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“As a Father, How Can I Help Ease My Daughter’s Dating Pressure?”

You’ve already started in the most significant way. You’ve given her the two foundations for healthy growth — roots and wings


Well, here’s a demographic you don’t usually hear from, but I have a question nonetheless. I’m the father of a 24-year-old young lady who is currently dating. I’ve watched my daughter go through so much in this parshah over the last four years, and it’s heartbreaking to witness. I’m not really looking to fix the system (although I’m happy to help), but I’m wondering how I can best support my daughter.

My daughter does well in life. She’s successful at work, has a group of close friends, gets along well with her family, and is pretty confident. When it comes to dating, however, she freezes. She’s relatively comfortable on the first two or three dates, but then she starts to feel pressured, and she isn’t herself.

The young man she’s dating now seems to have a lot of potential. He has many objectively good qualities, and she really enjoyed his company on the first several dates. She’s up to the sixth date now, and things are at a standstill. She’s feeling pressured to move things along, and I can’t tell if the pressure is internal, coming from the young man, from the shadchan, or from some other external force.

My daughter leans on me to help make her decisions. I know that if I express hearty approval, it will do a lot to allay her anxiety, but I’m not comfortable taking responsibility for the biggest decision of her life. I guess my question is: How can I help my daughter without putting undue pressure on her?

A Concerned Father

Dear Concerned Father,

Can I just start by saying how your letter touched me? Your daughter is so lucky to have you on her team.

Your letter speaks to the dilemma many parents face while guiding their adult children, and I particularly appreciate the perspective from a father.

I understand from your letter that in your family, your voice is an important one. What you say carries weight, and perhaps the family draws on your strength. Your opinion gives your family the confidence to move forward. This is an invaluable source of security that’s probably highly correlated with the confidence and success you attribute to your daughter. At the same time, you have the appropriate boundaries in place to ensure that this decision belongs to your daughter, as she will live with its consequences.

To answer your question of how to best support your daughter, let me say that you’ve already started in the most significant way. You’ve given her the two foundations for healthy growth — roots and wings. What she needs at this juncture is confidence in her ability to make good decisions and the uncluttered space to make them.

It’s very tempting to jump in with our opinion and rescue the people (especially people we love) who turn to us for advice by providing an answer. Do this, don’t do that. As you acknowledged above, this doesn’t prove helpful. A decision of this magnitude needs to be owned by the one making it.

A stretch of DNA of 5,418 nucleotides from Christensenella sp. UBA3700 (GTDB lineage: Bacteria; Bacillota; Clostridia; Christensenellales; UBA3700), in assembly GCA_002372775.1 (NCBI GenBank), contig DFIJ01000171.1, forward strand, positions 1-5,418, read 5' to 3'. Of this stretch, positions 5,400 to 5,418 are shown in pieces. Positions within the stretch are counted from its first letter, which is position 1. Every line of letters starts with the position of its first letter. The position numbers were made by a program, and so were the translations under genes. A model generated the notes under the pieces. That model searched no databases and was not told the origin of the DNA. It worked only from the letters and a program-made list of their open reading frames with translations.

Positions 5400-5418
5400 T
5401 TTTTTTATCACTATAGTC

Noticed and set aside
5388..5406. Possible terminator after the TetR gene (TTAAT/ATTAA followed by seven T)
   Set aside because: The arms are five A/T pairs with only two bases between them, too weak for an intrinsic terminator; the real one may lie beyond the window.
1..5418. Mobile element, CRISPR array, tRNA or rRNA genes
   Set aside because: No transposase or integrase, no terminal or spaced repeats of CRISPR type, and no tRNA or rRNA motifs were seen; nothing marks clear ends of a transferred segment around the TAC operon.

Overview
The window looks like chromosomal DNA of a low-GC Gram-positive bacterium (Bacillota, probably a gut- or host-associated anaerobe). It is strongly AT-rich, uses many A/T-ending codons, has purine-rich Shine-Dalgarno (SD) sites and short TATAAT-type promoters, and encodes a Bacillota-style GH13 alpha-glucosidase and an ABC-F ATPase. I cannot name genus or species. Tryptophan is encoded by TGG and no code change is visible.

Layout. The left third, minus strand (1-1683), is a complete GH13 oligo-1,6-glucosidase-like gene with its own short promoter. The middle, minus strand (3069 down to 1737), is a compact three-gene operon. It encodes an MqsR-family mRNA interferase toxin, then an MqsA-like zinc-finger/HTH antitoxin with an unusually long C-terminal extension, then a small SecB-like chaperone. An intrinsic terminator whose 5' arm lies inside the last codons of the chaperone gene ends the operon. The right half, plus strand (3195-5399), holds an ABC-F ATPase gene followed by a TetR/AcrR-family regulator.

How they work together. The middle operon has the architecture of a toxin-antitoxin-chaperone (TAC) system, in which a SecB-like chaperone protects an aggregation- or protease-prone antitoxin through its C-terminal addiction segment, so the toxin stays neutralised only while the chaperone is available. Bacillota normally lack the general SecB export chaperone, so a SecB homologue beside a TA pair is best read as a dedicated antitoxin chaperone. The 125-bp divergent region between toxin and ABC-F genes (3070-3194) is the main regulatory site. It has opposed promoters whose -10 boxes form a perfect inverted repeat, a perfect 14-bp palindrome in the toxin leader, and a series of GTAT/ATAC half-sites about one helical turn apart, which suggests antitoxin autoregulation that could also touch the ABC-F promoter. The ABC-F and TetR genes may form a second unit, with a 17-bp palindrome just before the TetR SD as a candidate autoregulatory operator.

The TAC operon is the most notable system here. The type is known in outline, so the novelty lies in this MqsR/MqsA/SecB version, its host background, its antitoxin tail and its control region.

Now, as her father, if you see something alarming that your daughter is missing, then of course you step in and share your concern. But in the absence of that, you want to create the space in which your daughter can come to her own conclusions with menuchas hanefesh and harchavas hadaas.

In the words of neuroscience, we need to relax her amygdala and engage her prefrontal cortex. When we experience fear, and our body is on high alert, we’re unable to access our logical thinking. So let’s reduce the fear. Let’s take off the pressure. Tell your daughter in both words and action that there is no rush. She can take whatever time she needs. It’s very common for the guys to be ready before the girls. Be your daughter’s advocate. If the shadchan is pressuring her, step in and verbally support your daughter’s need for more time. For some girls, just knowing the pressure is off is enough to get the flow back.

But time alone might not be enough. Help her make good use of that time by gently helping her identify what she fears. I know your daughter leans on you for advice. I’m not sure if she also processes with you. If you have that relationship, then try to open the conversation about different things that might be blocking her. Keep the discussion safe by not putting her on the defensive, and if you do ask questions, keep them open-ended (not “yes” or “no”) so you don’t introduce bias. You’re aiming for questions that encourage your daughter to explore her fears and access her inner wisdom. You may quickly come to the conclusion that it would be useful for your daughter to discuss this with a dating mentor, since there does appear to be a pattern here.

The unique piece you bring here is that you’re her father and she leans on you. I can’t overestimate how powerful that is. She needs to draw strength from you. And what you’re essentially doing is transferring your strength to her. By expressing confidence in her ability to access her own answers, you’re sending a powerful meta message about her own internal strength and wisdom. When she sees you believe in her, she’ll believe in herself. And what a gift that is for a lifetime!

Hatzlachah to your daughter in this momentous decision and to you in your continued role as an amazing father.

All the best,



Sara Eisemann, LMSW, ACSW, is a licensed social worker and a dating mentor. She lectures on topics related to relationships, personal development, authenticity, and growth. She welcomes questions, comments, feedback, and interaction at matchquest@mishpacha.com.


(Originally featured in Family First, Issue 838)

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